Is Queensland ready for its next major natural disaster?
In collaboration with the McKell Institute, Suncorp Group hosted a panel discussion debating the steps Queensland needs to take in order to be fully ‘risk-ready’ for its next major natural disaster.
Queensland has seen it all: fires, floods, cyclones, hail and even a “rain bomb”.
The state is all-too-well versed with managing natural disasters, and despite the regular occurrence we continue to use terminology like “one in 100-year events” to describe them. The key question posed at the McKell Institute and Suncorp Group recent panel discussion addressed the validity of this term in 2023, and more broadly, how prepared Queensland is for its next major disaster.
Four leaders representing the Queensland Government, academia, local government and the insurance industry came together with Australian public policy leaders the McKell Institute that hosted the discussion.
Suncorp Group CEO Steve Johnston was joined by the Hon. Steven Miles MP, Deputy Premier for Queensland and Minister for State Development, Infrastructure, Local Government and Planning; Professor Cheryl Desha of Griffith University; and Peter Flannery, Mayor of Moreton Bay Region Council. Suncorp Group Chairman, Christine McLoughlin AM, also shared her thoughts on the topic in her opening address.
“The imperative to prepare for the next natural disaster increases with every natural disaster we encounter. They are becoming more frequent and place enormous pressure on our social, economic, environmental and policy systems,” Ms McLoughlin said.
“Preparing the state for its next natural disaster is a shared responsibility and is one that can only be solved by insurers, industry, government and academics working side by side.”
While the topics of discussion between panellists oscillated between Queensland’s future infrastructure landscape, improved research into weather patterns and sectoral collaboration, the concept of ‘building homes back better’ surfaced as the key theme of discussion.
Suncorp Group CEO, Steve Johnston said it was important for insurers to evolve their products to meet the new frequency of natural disasters, as well as supporting customers to maintain their insurance while facing the growing cost of living.
Steve Johnston, Suncorp Group CEO
We have an obligation as an insurer to help mitigate the issues residents are experiencing in high-risk areas, including higher premiums.
“We also need to provide our customers with product options, like resilience upgrades and retrofits that allow them to retain their coverage,” he said.
Mr Johnston also referenced the Group’s four-point plan for a more resilient Australia, which aims to alleviate the pressure on homeowners in high-risk areas.
“We’re advocating for practical ways consumers can continue to live a quality lifestyle in Queensland, while maintaining their home insurance,” Mr Johnston said.
“We’ve now seen the dial shift on government resilience investment, with the announcement of the Queensland Government’s Resilience Homes Fund soon after the East Coast Floods of 2022,” he said.
“It’s important we’re integrating this into our approach as insurers – helping our customers understand what options they have for building back better after a significant weather event like flooding.”
The One House research campaign supported Suncorp's mission in achieving a more resilient Australia.
The Deputy Premier agreed with the importance of collaboration, reflecting on the strides the Government’s Resilience Homes Fund has taken since it was launched in August 2022.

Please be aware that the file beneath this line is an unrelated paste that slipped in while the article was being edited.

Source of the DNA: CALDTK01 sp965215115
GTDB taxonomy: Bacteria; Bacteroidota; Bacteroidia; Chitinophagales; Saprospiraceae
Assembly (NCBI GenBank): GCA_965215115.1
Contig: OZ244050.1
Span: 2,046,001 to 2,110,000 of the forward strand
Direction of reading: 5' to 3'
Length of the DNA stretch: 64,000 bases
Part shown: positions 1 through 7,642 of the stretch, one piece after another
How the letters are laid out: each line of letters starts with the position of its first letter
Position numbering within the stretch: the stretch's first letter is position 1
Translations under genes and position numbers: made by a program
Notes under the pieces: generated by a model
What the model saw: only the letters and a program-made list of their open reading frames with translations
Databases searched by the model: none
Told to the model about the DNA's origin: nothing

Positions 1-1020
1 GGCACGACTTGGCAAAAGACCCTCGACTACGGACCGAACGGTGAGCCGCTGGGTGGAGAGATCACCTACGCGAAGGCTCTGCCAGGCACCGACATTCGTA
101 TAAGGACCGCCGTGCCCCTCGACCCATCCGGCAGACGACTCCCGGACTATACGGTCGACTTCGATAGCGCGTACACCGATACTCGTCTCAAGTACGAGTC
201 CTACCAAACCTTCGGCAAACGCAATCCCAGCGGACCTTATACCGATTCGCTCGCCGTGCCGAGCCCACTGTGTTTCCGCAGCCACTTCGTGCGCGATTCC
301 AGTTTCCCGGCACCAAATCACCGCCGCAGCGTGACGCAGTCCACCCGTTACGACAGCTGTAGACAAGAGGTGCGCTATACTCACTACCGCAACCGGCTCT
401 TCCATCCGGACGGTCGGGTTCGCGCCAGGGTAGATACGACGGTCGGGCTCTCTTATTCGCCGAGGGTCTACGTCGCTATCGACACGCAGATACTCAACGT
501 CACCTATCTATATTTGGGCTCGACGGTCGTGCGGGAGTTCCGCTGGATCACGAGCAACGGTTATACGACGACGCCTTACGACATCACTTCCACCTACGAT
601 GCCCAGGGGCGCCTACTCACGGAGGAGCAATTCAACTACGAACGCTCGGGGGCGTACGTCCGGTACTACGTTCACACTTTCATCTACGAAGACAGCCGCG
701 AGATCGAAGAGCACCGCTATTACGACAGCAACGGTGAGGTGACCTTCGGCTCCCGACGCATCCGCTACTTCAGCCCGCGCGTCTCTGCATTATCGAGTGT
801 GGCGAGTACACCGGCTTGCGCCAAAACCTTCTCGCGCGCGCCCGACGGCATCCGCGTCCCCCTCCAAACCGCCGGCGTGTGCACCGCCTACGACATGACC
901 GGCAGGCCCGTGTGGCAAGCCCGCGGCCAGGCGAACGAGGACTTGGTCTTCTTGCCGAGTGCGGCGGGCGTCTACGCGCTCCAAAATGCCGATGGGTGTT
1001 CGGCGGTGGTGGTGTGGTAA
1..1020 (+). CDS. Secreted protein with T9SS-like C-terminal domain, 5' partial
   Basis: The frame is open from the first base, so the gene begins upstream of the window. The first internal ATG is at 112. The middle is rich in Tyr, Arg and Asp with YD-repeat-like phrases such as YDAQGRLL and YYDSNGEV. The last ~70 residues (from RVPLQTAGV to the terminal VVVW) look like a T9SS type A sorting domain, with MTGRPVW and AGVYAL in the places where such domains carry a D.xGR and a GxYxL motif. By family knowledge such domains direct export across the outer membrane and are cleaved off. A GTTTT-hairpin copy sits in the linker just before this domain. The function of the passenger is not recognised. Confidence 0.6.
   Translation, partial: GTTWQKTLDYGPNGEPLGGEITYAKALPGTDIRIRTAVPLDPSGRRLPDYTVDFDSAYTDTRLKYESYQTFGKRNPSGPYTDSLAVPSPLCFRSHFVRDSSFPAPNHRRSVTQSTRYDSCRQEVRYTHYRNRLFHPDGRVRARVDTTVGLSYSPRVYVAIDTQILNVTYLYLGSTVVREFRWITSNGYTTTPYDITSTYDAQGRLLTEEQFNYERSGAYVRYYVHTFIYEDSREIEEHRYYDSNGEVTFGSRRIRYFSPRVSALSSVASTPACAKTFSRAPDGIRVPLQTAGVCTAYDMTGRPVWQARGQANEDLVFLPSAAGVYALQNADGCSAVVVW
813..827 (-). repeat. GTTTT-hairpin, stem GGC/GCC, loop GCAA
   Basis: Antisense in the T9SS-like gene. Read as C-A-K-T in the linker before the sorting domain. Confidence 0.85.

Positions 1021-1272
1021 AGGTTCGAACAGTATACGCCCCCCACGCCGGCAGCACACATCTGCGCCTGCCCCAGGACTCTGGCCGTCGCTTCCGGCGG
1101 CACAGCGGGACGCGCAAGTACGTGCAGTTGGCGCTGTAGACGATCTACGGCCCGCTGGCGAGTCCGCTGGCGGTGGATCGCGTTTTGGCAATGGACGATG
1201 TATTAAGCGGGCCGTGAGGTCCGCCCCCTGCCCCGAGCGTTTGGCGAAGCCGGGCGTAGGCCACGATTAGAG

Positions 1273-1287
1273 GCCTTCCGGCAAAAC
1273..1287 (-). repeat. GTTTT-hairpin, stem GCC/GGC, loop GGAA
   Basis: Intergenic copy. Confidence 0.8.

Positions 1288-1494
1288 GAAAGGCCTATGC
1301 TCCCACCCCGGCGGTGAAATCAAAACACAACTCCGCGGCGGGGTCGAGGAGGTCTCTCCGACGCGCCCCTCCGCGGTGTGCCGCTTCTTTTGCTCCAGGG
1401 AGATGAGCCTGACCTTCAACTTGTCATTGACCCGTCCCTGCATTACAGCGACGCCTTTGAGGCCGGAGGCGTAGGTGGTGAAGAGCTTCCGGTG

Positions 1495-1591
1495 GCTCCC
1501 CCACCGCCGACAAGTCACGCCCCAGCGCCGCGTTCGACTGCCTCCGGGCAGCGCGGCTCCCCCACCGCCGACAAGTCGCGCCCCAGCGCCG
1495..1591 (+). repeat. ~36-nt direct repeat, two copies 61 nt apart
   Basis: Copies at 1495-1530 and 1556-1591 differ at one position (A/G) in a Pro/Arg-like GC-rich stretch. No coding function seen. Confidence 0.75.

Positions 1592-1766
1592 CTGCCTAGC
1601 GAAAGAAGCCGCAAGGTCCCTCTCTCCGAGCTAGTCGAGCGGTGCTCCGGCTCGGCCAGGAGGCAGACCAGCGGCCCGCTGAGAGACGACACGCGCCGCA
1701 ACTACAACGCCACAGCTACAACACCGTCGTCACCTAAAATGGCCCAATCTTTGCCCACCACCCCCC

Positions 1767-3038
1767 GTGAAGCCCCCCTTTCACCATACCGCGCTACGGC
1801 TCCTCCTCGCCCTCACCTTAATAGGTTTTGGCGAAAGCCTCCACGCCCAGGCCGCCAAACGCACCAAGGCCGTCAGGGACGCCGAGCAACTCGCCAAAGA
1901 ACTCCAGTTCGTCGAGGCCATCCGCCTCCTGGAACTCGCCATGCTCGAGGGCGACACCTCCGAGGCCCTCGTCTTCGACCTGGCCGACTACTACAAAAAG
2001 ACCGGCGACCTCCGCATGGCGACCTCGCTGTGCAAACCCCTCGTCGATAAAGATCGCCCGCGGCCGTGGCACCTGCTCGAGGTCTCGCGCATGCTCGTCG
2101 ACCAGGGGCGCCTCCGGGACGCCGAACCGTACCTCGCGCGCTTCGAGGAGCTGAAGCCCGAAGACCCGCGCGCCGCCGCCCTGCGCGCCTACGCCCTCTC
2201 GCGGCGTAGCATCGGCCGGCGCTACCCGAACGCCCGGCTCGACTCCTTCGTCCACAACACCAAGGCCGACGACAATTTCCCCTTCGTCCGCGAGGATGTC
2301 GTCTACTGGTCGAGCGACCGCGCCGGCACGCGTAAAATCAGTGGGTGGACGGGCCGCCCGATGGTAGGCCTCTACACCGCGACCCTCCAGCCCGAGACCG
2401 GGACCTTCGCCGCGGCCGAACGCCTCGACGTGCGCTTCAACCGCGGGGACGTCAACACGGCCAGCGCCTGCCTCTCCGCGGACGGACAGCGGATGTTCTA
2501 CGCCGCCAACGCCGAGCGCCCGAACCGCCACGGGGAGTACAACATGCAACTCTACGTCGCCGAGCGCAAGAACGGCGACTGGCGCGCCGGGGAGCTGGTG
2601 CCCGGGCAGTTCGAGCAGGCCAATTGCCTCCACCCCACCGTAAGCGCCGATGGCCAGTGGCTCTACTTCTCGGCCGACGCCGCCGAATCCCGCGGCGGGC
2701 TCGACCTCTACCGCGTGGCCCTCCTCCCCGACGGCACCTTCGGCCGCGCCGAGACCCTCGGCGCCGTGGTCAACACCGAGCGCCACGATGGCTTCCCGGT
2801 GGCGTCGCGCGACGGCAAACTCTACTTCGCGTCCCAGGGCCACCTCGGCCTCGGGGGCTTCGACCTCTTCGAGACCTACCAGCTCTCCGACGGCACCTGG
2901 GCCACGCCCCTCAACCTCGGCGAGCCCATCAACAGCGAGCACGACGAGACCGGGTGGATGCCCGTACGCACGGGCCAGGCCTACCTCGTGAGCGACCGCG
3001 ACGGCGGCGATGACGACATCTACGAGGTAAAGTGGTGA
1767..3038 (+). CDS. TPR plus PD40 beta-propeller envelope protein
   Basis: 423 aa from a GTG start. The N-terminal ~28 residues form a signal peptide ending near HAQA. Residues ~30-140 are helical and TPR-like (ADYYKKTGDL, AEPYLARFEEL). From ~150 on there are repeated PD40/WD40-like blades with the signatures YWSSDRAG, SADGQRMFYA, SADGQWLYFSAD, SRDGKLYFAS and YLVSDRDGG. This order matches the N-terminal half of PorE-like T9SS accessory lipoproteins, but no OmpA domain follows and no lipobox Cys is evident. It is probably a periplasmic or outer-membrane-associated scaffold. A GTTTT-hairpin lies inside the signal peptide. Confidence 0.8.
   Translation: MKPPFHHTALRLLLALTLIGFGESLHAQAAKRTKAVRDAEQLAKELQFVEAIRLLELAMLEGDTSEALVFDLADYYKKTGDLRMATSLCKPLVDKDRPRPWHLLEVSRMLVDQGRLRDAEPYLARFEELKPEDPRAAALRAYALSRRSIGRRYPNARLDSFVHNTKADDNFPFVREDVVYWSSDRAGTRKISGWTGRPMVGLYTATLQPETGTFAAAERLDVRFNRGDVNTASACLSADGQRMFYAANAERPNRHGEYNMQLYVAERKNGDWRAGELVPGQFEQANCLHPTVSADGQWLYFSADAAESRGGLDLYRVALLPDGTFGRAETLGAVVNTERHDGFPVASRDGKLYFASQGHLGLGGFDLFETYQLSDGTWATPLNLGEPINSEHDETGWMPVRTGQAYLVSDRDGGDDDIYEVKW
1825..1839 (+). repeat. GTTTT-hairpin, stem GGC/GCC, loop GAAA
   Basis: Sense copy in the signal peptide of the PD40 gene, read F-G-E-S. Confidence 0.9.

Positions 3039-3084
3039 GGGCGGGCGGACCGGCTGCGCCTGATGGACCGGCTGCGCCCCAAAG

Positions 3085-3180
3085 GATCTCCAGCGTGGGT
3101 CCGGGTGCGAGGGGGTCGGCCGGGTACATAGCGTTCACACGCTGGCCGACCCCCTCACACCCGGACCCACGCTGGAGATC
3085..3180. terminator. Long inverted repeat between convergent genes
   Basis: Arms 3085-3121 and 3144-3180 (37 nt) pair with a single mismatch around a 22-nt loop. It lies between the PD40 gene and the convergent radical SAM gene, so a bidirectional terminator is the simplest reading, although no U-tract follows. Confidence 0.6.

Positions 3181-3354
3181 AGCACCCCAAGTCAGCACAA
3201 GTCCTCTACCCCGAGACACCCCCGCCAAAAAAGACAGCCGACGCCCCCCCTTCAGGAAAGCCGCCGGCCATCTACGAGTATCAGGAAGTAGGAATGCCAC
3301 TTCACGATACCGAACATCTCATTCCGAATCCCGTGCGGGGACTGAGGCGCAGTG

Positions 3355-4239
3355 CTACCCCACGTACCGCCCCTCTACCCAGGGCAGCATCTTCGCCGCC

“It’s a complex program, but it’s been successful,” Mr Miles said.
“The program recognises there’s not a “one-size-fits-all” approach; and the buy-back scheme that’s been integrated as part of this is essential to those parts of Queensland that are just too risky to build back better on.”
Suncorp developed its own Build it Back Better product feature for Suncorp Insurance customers in 2021, offering additional recommended resilience options for eligible repairs to help protect against severe weather.
The Deputy Premier agreed that while infrastructural support was imperative to helping communities get back into their homes – the Government was equally focused on its long-term investment in lowering the State’s carbon outputs.
“It’s human nature to not expect things to go wrong,” he said. “But they will.
“It’s important that we also play our role in the decarbonisation task to stop the acceleration of these events. For a state like Queensland to announce that in less than 10 years, we will largely end our alliance with coal-fired generation – that’s a huge thing for us to undertake.”
With migration to Queensland projected to increase by a further 16.12 per cent in the lead up to the 2032 Olympics*, the Deputy Premier expressed the importance of ensuring governments learning from past weather events when it comes to building, and rebuilding homes in the State.
Queensland Deputy Premier, Steven Miles MP
It’s important that we’re working with insurers like Suncorp to grasp the true risk of areas in Queensland that may be disaster-prone so we can appropriately plan and educate.
All panellists agreed that improved collaboration, preparation and alignment between the sectors was imperative to ensuring Queensland is prepared for its next natural disaster. And while there is work to do ahead to become a more resilient Australia – the state’s current achievements offer a solid framework for others just getting started.
“Queensland has set up a blueprint for other states to follow in the future,” Mr Johnston said.
“People come from all other parts of the world to consider our structures and models,” Mr Miles added.
“We should be proud of how we support one another, particularly when those disasters strike – we’re very good at it.”